[1659] Renal Hypoplasia: A Review of Thirteen Cases of Two Distinct Types

Stephen M Bonsib, Rong Fan, Ramesh Nair. Louisiana State University Health Sciences Center, Shreveport, LA; Riley Children's Hospital, Indianapolis, IN; University of Iowa Hospitals and Clinics, Iowa City, IA

Background: Renal hypoplasia (RH) is failure of the kidney to achieve normal size. There are several types that include simple hypoplasia - reduced number of lobes, oligomeganephronia - reduced number of lobes with nephron hypertrophy and Ask-Upmark segmental hypoplasia - reduced lobes with deep cortical grooves representing hypoplastic lobes. Another form not recognized we call cortical hypoplasia; nephrogenesis is normal with marked reduction in nephron generations.
Design: The files of SB were searched for cases of RH not associated with cystic dysplasia or extrarenal malformations. Thirteen cases were identified. The glass slides (13/13), gross photographs (6/13) and medical records (11/13) were reviewed. Nephron generations were counted along medullary rays optimally oriented perpendicular to the capsule.
Results: Thirteen cases of RH included 7 segmental hypoplasia (SegH), 5 cortical hypoplasia (CortH) and 1 with mixed features. All were unilateral. Patients presented with normal creatinine. The hypoplastic cortex in SegH contained a vascular scaffold with thick arteries and numerous veins. Infrequent tubules and no glomeruli occurred in 6/7. One case contained a few normal appearing nephrons. Medullary tissue was absent or consisted of a few tubules in 3/7, or consisted of small islands of immature ducts with ER +/- PR positive mesenchymal collars in 4/7. The CortH cases contained normal appearing lobes with normal labyrinth-medullary ray architecture. Radial nephron counts ranged from 2 to 7 nephron generations per lobe in some or all sections (normal 10-12 generations). The outer medulla appeared normal in 5/5 but the inner medulla lacked thin loops of Henle with increased mesenchymal tissue in 3/3. The mixed case had lobes with CortH while others showed SegH.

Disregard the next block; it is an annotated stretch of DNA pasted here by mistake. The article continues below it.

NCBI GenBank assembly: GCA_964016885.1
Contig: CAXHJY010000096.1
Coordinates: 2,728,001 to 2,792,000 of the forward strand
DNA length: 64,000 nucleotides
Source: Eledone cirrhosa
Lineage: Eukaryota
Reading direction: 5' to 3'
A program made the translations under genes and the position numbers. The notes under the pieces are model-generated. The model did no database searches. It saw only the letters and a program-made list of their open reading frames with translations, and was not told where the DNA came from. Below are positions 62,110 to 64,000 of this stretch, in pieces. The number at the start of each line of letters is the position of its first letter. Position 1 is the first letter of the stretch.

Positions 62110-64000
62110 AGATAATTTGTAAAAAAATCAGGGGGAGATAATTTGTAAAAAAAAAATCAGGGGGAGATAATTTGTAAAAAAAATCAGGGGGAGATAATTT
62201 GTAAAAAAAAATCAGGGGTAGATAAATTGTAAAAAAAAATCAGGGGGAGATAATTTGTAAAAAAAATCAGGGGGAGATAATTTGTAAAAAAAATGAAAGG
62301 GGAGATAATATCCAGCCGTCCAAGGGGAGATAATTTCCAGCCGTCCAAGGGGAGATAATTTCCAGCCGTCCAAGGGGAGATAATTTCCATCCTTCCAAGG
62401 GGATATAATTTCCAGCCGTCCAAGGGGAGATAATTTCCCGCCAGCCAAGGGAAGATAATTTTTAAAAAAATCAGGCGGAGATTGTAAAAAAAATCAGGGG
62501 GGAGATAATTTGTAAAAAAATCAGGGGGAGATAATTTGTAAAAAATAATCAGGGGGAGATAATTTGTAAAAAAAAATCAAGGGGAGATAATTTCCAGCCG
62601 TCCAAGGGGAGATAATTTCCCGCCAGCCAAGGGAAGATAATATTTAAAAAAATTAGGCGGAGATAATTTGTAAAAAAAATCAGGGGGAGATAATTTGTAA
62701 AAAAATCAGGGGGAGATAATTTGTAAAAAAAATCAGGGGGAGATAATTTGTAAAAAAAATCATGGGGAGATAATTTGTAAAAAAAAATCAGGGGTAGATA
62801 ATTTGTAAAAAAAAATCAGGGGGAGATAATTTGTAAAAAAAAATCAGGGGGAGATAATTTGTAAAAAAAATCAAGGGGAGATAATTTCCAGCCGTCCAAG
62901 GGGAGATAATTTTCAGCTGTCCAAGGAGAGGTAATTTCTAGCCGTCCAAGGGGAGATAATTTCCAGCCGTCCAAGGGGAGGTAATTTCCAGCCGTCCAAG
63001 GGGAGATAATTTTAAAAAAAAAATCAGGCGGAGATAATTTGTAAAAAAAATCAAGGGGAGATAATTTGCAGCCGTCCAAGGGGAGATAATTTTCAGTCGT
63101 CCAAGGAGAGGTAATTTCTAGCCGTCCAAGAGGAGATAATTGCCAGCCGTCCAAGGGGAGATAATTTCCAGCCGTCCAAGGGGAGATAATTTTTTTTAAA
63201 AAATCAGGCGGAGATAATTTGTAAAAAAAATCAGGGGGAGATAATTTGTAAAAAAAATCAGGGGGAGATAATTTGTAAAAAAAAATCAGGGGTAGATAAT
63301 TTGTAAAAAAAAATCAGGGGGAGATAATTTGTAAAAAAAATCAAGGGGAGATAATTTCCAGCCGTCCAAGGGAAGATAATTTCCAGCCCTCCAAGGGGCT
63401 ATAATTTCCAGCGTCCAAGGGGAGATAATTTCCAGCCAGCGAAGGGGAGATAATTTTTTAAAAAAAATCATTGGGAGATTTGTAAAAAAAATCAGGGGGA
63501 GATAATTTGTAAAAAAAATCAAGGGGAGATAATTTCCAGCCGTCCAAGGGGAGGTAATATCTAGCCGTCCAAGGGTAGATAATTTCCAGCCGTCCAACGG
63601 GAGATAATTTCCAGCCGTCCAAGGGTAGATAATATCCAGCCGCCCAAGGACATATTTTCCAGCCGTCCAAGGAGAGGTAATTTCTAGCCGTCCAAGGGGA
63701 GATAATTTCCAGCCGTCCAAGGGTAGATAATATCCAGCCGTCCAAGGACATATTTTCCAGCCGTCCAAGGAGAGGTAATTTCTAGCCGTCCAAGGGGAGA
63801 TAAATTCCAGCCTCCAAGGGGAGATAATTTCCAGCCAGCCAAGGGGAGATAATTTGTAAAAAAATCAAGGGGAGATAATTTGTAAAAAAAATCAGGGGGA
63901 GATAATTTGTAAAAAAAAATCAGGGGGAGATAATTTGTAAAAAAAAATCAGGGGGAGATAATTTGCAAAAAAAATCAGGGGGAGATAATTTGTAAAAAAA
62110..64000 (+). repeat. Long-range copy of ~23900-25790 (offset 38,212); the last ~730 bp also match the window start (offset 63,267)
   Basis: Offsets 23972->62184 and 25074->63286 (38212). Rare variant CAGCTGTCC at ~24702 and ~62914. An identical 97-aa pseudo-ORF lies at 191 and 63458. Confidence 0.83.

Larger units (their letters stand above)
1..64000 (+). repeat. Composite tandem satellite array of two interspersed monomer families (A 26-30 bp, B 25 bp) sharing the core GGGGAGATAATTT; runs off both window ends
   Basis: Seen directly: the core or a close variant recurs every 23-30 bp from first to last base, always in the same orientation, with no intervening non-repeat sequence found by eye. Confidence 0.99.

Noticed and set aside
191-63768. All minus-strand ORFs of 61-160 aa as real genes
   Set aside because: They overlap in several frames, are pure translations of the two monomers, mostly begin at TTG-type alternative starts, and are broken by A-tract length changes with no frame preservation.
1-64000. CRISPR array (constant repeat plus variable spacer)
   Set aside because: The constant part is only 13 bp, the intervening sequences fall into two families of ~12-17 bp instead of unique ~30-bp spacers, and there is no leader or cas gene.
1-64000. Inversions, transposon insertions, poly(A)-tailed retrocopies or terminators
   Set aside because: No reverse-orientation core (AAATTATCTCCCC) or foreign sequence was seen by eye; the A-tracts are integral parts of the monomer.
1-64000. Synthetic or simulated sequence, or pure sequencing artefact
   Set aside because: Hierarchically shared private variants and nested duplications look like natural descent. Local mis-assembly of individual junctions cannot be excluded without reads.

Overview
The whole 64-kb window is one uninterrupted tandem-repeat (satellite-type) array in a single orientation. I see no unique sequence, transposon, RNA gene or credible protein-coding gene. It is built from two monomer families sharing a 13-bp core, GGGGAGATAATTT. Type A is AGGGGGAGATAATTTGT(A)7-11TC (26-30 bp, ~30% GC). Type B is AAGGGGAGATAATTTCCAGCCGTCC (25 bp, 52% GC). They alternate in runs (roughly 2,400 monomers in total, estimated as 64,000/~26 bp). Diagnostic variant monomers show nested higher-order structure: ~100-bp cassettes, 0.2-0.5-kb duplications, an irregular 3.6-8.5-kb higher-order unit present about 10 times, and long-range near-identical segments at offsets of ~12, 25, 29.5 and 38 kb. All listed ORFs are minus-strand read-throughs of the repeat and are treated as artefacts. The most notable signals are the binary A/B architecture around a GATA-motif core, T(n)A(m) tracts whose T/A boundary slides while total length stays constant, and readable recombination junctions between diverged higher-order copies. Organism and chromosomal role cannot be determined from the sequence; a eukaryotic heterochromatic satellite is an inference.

Conclusions: (1) Renal hypoplasias are uncommon and rarely reported; this abstract illustrate 2 types (2) Patients had normal renal function since most of the affected kidney is normal and the process is unilateral (4) In SegH the nonhypoplastic lobes are normal. The hypoplastic lobes retain a vascular scaffold of a lobe but lack nephrons. Medullary islands of immature ducts implicate ampullary bud in pathogenesis. (5) We describe 5 cases of CortH, a form not previously described where cortical architecture and nephrons appear normal but with reduced nephron generations indicating premature cessation of nephrogenesis. Either ampullary bud or renal blastema causes may be responsible.
Category: Kidney (does not include tumors)

Tuesday, March 20, 2012 11:30 AM

Platform Session: Section H, Tuesday Morning

 

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